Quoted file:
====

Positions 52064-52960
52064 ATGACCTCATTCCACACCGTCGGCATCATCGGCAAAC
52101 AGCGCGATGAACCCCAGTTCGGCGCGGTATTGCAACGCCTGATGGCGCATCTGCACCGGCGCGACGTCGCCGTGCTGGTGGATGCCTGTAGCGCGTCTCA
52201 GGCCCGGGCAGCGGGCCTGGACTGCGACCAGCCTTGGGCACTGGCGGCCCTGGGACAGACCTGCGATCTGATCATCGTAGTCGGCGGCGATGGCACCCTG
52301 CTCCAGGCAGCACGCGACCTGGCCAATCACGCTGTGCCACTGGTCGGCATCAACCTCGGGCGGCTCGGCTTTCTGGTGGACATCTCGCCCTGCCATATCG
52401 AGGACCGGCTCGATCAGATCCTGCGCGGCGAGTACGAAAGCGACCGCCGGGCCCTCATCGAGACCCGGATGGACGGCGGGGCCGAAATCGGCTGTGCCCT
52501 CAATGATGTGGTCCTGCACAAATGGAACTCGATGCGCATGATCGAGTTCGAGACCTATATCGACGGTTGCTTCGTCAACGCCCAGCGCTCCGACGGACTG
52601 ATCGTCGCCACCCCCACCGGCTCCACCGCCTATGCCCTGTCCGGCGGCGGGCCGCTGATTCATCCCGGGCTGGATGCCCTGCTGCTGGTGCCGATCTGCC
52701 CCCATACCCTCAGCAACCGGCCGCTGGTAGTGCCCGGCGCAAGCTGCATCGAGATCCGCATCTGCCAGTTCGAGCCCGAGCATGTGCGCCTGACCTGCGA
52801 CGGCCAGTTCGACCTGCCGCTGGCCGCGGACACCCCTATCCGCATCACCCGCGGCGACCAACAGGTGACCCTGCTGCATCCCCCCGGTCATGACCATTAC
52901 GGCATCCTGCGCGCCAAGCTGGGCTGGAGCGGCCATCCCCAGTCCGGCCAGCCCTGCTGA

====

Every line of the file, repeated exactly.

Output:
Positions 52064-52960
52064 ATGACCTCATTCCACACCGTCGGCATCATCGGCAAAC
52101 AGCGCGATGAACCCCAGTTCGGCGCGGTATTGCAACGCCTGATGGCGCATCTGCACCGGCGCGACGTCGCCGTGCTGGTGGATGCCTGTAGCGCGTCTCA
52201 GGCCCGGGCAGCGGGCCTGGACTGCGACCAGCCTTGGGCACTGGCGGCCCTGGGACAGACCTGCGATCTGATCATCGTAGTCGGCGGCGATGGCACCCTG
52301 CTCCAGGCAGCACGCGACCTGGCCAATCACGCTGTGCCACTGGTCGGCATCAACCTCGGGCGGCTCGGCTTTCTGGTGGACATCTCGCCCTGCCATATCG
52401 AGGACCGGCTCGATCAGATCCTGCGCGGCGAGTACGAAAGCGACCGCCGGGCCCTCATCGAGACCCGGATGGACGGCGGGGCCGAAATCGGCTGTGCCCT
52501 CAATGATGTGGTCCTGCACAAATGGAACTCGATGCGCATGATCGAGTTCGAGACCTATATCGACGGTTGCTTCGTCAACGCCCAGCGCTCCGACGGACTG
52601 ATCGTCGCCACCCCCACCGGCTCCACCGCCTATGCCCTGTCCGGCGGCGGGCCGCTGATTCATCCCGGGCTGGATGCCCTGCTGCTGGTGCCGATCTGCC
52701 CCCATACCCTCAGCAACCGGCCGCTGGTAGTGCCCGGCGCAAGCTGCATCGAGATCCGCATCTGCCAGTTCGAGCCCGAGCATGTGCGCCTGACCTGCGA
52801 CGGCCAGTTCGACCTGCCGCTGGCCGCGGACACCCCTATCCGCATCACCCGCGGCGACCAACAGGTGACCCTGCTGCATCCCCCCGGTCATGACCATTAC
52901 GGCATCCTGCGCGCCAAGCTGGGCTGGAGCGGCCATCCCCAGTCCGGCCAGCCCTGCTGA